Flexibility, strength and balance—from a strictly physical perspective, these are the three attributes that a yoga practice develops.
And while yoga ultimately isn’t about developing any of these (I like to think of it as meditation in motion), people in a well-rounded yoga practice will often ask me about whichever of the three they’re least versed in.
What I’ve learned through trial and error about balance is that there are assorted neurological connections that help to facilitate it.
In other words, what you do before hand, affects your ability to balance as much as your innate sense of proprioception (the ability to feel where your body is in space) does. In the “what you do before” business, I’m not talking about polishing off those two bottles of beer before coming to class—I’m talking about if you do a deep stretch before you do a balance pose, whatever changes happen with the stretched muscle or your brain’s response to it, it makes you a lot more wobbly.
So how do we travel down some pro-balancing neurological pathways? One way is by emphasizing the opposite side of your body pre-balancing.
To illustrate this, if I ask you to do this pose outright,
your ability to be in it for more than a few moments may be limited, even when the pose isn’t complex at all.
Just try it: lean over on your left foot, raise your right leg and without leaning forward nor backward reach to the left and toward the floor without touching it. For most, it’s a doable, if wobbly position.
However, if I ask you to emphasize the opposite side of the body first, you may find that balance comes relatively easily.
Try this, in 4 steps:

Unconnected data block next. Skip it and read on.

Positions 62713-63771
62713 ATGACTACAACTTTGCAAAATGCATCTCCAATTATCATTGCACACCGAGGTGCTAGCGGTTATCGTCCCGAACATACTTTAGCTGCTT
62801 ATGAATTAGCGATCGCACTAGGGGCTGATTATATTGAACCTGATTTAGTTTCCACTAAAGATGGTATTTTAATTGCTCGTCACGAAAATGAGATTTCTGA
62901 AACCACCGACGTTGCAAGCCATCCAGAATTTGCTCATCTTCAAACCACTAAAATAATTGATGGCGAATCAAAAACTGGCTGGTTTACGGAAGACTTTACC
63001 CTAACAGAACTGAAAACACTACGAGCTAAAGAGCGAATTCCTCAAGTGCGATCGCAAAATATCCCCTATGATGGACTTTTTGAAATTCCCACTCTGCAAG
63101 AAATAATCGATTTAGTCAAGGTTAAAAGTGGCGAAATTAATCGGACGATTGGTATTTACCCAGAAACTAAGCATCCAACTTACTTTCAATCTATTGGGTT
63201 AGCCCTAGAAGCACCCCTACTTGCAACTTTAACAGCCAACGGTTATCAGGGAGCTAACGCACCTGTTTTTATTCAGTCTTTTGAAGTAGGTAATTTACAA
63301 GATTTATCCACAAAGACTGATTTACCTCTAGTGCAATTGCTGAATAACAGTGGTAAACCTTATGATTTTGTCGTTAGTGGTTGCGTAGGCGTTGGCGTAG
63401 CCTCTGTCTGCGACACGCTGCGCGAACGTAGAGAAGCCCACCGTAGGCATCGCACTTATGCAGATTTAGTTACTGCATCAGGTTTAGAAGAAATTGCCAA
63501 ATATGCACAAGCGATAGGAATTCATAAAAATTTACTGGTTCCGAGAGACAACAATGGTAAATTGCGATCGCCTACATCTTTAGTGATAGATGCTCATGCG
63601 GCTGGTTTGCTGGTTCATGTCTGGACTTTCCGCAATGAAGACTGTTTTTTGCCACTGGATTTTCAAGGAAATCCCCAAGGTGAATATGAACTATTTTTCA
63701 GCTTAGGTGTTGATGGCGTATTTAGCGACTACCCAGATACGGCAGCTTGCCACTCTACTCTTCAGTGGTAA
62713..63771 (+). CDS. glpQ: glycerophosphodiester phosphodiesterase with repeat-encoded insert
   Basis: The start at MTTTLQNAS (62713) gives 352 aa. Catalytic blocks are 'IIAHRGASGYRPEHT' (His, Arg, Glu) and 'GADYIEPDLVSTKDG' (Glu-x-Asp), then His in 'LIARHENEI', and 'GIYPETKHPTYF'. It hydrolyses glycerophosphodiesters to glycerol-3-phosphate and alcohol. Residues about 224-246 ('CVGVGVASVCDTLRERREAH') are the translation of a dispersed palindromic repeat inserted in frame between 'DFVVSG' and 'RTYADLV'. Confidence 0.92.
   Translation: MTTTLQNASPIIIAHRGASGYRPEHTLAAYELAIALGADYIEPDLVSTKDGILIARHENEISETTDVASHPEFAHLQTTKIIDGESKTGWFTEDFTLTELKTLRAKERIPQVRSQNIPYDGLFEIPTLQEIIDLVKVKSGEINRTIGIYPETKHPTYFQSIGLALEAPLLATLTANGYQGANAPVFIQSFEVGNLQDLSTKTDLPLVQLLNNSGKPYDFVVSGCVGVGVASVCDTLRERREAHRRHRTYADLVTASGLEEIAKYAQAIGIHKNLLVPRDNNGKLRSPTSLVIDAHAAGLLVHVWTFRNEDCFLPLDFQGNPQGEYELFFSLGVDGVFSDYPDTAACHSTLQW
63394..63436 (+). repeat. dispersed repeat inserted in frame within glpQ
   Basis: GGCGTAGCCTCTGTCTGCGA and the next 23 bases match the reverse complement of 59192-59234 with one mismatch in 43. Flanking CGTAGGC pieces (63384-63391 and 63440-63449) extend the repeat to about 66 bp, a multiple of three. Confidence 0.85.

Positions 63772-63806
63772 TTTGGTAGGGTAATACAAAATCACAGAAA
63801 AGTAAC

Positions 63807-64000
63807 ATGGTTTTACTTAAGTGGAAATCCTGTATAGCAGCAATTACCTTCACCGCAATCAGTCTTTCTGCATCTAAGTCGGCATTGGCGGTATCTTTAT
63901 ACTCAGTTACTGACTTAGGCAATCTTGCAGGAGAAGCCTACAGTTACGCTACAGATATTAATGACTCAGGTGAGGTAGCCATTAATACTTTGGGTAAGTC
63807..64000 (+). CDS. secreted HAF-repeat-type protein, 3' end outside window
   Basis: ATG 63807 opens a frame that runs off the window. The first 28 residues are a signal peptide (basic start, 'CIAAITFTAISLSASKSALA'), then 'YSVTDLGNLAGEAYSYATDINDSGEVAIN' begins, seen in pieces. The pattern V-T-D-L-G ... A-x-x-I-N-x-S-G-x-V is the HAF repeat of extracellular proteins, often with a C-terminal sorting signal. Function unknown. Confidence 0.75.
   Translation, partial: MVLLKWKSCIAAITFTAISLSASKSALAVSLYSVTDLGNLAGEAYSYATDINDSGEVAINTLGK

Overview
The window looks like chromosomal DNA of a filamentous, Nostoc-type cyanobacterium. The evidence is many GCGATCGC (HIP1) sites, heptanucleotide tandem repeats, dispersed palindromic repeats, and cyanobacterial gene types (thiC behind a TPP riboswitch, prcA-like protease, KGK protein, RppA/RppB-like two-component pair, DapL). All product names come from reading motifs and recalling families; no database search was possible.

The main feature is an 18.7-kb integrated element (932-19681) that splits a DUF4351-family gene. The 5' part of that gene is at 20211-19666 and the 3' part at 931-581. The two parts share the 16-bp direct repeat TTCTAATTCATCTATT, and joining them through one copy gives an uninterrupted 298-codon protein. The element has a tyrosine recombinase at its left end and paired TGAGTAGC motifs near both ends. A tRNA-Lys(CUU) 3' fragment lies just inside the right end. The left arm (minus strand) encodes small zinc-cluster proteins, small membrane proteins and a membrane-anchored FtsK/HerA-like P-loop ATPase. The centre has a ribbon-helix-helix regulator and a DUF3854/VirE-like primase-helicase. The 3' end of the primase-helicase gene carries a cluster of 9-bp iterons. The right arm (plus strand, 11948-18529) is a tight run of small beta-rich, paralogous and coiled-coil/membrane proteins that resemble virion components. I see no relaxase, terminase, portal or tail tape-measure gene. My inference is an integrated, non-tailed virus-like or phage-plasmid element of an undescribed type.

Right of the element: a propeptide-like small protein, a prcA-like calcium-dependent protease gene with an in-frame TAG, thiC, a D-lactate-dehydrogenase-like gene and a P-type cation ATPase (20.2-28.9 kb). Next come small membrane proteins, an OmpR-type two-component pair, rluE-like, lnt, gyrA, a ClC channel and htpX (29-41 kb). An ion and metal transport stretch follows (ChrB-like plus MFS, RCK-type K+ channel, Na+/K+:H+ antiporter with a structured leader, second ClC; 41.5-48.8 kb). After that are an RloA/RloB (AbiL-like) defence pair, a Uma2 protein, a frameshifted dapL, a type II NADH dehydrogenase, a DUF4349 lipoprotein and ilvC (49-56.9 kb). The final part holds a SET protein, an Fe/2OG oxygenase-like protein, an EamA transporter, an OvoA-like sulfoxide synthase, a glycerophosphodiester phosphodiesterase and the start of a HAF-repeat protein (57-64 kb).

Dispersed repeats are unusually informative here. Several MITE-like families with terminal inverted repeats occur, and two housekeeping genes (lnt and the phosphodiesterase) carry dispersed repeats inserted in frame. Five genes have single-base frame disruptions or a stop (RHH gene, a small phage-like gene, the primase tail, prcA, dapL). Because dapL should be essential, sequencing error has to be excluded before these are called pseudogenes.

1. Stand tall, with your arms extended out to the sides and your feet at hip-width apart.
2. Grab your left wrist and fold to the right. More than folding, it’s hinging at your hip so your chest (or your left shoulder) doesn’t collapse forward. Note the weight that goes to your right foot. Stay here for five slow breaths, letting your body acclimate to the stretch. Do not force the position or overemphasize it—just a gentle, gradual stretch.
3. Now shift your body in the opposite direction, to your left and raise your right leg off the floor. Cast your gaze downward to the floor somewhere in front of your yoga mat and stay, breathing five slow breaths.
4. Now go significantly farther to the left, both raising your right leg higher and tilting your body further to the left. Stay for up to five slow breaths and then repeat on the other side.
Benefits: As with any balance position, the primary benefit is the centeredness it brings to the mind: it’s too busy working on balance to have time for thoughts. This specific balance position, while not particularly complex, primarily helps to demonstrate the neurological pathways between stretching (plus the emphasis on one foot) and balancing better on the opposite foot. The primary benefit of balance is working all the small auxiliary muscles that stabilize us, in addition to firing up a sizable percentage of neural pathways—a recipe for keeping the brain young—and us from falling over and breaking anything when we’re older.
Avoid if: If your balance is so wobbly that you’re going to fall over and break something without waiting to be older, please either skip this pose, do it close to a wall that can catch you or have someone spot you on your balance. Or, steal the cushions from all your couches and lay enough of them down all around you that all the kids in the neighborhood want to come over and play.
Final thoughts: This is the pose that cops in India test yogis with when pulling them over for suspected drunkenness. No, just kidding.
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